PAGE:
I have started another playthrough of The Legend of Zelda: Majora’s Mask recently, and it has made me think about the success of the 3D entries (the ones with which I am most familiar) through a specific lens: location.
Not in the broad sense of the general setting, but rather the areas within each game. What makes them memorable? How much does a location contribute to the overall success of a title?
I find that it is a very fine line. Especially in an adventure game like those in the Zelda series, a player wants to feel like she is always discovering new areas and that the world is almost endless. Yet at the same time, a location should never feel trivial or pointless; like it is there just to fill space.
Skyward Sword is successful in that challenge in one sense. Retreading old ground rarely feels arduous. The locations are given new life and seen in new perspectives. But a major factor in many of these areas is that they are revisited out of necessity, not desire.
Twilight Princess is almost fully unsuccessful in this. The world is huge, but the trade-off is that it feels vapid. So many events take place in so many different areas that it becomes difficult for the player to emotionally attach herself to any one of them.
In fact, comparing Twilight Princess to an earlier title like Ocarina of Time brings about some interesting observations. While indisputably having a smaller landmass, Ocarina of Time‘s world feels larger. I believe it is because the locations in Ocarina of Time are given such life, that it makes it easier for the player to believe that the world will always have more secrets and stories to tell.
While needing to return to Kakariko Village in Twilight Princess might induce groans, the same task in Ocarina of Time is a pleasure often taken even outside of when the game dictates.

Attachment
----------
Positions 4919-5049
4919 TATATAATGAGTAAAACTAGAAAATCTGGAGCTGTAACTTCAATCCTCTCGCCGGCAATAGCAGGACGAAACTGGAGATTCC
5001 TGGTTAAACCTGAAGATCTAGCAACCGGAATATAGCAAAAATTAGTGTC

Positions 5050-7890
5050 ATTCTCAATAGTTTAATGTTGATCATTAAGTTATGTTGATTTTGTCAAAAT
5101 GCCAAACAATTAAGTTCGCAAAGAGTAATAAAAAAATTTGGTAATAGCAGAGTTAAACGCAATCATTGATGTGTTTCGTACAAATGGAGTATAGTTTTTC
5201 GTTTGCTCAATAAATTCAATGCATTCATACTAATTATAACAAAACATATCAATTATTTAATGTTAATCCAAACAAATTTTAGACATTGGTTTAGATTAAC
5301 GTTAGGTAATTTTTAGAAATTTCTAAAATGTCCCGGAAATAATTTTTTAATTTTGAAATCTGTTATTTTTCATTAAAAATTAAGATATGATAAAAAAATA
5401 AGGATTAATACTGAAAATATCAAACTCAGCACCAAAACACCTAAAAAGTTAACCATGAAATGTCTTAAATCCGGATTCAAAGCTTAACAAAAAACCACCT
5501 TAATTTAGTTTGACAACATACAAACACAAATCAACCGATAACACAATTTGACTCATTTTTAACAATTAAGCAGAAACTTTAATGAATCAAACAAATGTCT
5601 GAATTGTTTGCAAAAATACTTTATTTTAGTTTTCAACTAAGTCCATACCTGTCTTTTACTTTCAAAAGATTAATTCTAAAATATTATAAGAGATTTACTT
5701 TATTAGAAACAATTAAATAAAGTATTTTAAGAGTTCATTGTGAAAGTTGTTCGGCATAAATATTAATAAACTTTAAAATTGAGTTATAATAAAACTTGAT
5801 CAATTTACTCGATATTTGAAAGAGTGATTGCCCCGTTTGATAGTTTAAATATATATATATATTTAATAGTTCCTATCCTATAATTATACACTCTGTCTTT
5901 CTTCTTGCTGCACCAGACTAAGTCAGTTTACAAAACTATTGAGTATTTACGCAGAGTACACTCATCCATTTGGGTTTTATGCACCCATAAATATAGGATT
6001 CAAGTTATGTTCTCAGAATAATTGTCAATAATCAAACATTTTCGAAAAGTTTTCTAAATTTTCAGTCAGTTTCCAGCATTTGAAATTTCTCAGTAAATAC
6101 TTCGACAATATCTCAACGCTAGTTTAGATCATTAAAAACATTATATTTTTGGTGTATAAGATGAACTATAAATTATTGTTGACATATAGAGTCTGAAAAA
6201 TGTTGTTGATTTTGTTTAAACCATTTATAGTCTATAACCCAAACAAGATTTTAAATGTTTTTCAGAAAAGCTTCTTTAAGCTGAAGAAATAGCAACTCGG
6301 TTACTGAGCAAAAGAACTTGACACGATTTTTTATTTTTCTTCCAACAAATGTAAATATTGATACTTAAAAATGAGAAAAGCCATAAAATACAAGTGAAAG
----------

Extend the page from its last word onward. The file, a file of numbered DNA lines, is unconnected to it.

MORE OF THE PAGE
Wind Waker is somewhere in between Skyward Sword and Twilight Princess to bring a middling level of success. The major locations are a joy to revisit, but the game is otherwise stuffed with islands that have little reason to exist except to beef up the size of the game world.
Majora’s Mask takes a pretty huge risk in that the meatiest part of the game is actually found within its sidequests. A player who just tears through the dungeons and gets to the credits will likely find very little solace in the game. However, the intricate sidequests based on the characters’ interacting 3-day schedules breathes massive life into Clock Town.
Clock Town itself is not designed in a particularly alluring way. Indeed, I think there are many locations in Twilight Princess that are more alluring from a pure design point. But it is the characters and events that inform the memorability of a location, not just eye candy.
I was using the Zelda series to frame my observations, readers, but I certainly do not feel like the trend is contained to those games. What games have areas that make you want to return to them? More importantly, why are those areas so enticing?